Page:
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Think 2015, 2016, 2017, and 2018 Were Hot? New Study Warns Next Five Years Won't Be Any Better

"The coming warm period is associated with an increased likelihood of intense to extreme temperatures," researchers observe in an alarming new paper

A firefighter walks near a pool as a neighboring home burns in the Napa wine region in California. (Photo: Josh Edelson/AFP/Getty Images)

With 2018 on track to become the fourth hottest year on record—surpassed in temperature only by 2015, 2016, and 2017—scientists warned in an alarming paper released on Tuesday that the next five years will likely be "anomalously warm," a sign that extreme weather events currently wreaking havoc in the United States and across the globe could become even more intense in the very near future.

Published in the journal Nature Communications, the new analysis predicts that 2018 to 2022 will be a "warmer than normal period" that "will temporarily reinforce the long-term global warming trend."

"The coming warm period is associated with an increased likelihood of intense to extreme temperatures," the researchers add.

In addition to predicting that the planet's overall temperature will likely be "anomalously warm" over the next five years, the scientists also found that Earth's oceans could see "dramatic" temperature rises as well due to possible extreme heat events.

As the Washington Post's Chris Mooney noted in a summary of the new paper, similar heat events "have triggered recent die-offs of coral reefs across the tropics."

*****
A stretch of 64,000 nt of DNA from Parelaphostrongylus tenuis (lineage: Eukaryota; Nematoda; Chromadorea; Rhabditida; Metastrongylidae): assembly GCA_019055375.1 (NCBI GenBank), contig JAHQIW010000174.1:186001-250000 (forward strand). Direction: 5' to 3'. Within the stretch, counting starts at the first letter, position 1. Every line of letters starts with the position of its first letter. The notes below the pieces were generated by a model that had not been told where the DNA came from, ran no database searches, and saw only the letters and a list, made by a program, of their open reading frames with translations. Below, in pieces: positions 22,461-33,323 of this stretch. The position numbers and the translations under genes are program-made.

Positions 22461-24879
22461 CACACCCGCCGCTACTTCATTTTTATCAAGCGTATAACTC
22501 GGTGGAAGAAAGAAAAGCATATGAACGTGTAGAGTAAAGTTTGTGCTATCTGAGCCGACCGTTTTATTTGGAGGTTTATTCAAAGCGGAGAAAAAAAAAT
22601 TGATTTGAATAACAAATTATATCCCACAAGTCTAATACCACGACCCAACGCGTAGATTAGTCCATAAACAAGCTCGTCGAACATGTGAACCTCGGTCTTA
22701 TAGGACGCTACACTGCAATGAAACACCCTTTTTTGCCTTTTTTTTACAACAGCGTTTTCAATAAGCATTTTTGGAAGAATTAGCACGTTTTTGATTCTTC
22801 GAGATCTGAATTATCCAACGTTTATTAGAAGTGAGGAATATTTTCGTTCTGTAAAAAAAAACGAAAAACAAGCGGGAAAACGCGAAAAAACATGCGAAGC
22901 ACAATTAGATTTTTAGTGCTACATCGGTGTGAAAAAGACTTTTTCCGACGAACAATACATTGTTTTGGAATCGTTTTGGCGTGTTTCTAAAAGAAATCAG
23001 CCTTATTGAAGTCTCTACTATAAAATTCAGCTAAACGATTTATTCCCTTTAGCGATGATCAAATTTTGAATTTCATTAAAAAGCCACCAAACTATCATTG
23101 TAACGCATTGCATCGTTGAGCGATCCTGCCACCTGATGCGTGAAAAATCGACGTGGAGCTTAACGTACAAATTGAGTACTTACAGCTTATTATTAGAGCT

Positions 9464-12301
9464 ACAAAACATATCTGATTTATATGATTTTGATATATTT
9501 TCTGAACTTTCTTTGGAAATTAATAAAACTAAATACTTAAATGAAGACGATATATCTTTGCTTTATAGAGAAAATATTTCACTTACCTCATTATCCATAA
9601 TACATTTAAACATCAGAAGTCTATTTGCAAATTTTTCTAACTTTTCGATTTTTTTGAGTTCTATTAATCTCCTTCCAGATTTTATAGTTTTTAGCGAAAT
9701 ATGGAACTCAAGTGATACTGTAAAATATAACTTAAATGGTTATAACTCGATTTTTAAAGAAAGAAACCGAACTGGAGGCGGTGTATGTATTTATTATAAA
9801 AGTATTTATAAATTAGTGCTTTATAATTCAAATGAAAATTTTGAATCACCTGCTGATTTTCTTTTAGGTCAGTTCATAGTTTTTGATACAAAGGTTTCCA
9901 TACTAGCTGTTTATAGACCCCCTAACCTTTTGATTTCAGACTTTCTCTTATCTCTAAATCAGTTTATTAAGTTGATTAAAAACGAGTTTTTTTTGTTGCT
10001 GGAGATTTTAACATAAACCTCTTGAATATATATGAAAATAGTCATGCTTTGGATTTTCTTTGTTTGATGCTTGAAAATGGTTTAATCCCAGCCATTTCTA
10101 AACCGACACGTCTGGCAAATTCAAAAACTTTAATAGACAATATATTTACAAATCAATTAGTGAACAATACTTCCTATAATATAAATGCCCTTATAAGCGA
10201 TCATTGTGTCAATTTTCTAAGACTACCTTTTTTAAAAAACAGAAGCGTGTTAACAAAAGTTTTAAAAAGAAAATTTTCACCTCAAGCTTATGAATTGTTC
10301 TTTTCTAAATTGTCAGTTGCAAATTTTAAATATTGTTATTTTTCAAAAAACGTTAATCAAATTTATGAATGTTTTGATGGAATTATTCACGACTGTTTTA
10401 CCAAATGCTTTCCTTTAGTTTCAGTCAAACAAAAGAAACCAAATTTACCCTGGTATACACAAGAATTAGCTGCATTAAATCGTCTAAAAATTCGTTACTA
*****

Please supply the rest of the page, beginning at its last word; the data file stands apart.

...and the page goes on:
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In a study published in April, scientists concluded that the human-caused climate crisis has "forever damaged" the Great Barrier Reef, the largest coral system in the world.

Scientists' latest frightening climate prediction comes as extreme weather events such as record-breaking wildfires are causing significant damage and deaths throughout the United States and the world.

While environmental experts have established the connection between the climate crisis and intensifying extreme weather events, the corporate media has utterly failed to make this connection clear in its weather coverage.

Making matters worse, the Trump administration—which is currently engaged in a relentless effort to tear down even the most basic environmental protections and sabotage global efforts to combat the climate crisis—simply rejects climate science outright and has attempted to blame the wildfires currently devastating California on "radical environmentalists."

Rebuking the Trump administration for its climate ignorance, Sen. Bernie Sanders (I-Vt.) tweeted on Monday, "We must confront the reality that climate change is already destroying tens of thousands of lives, and take concrete steps to avoid its worst consequences."

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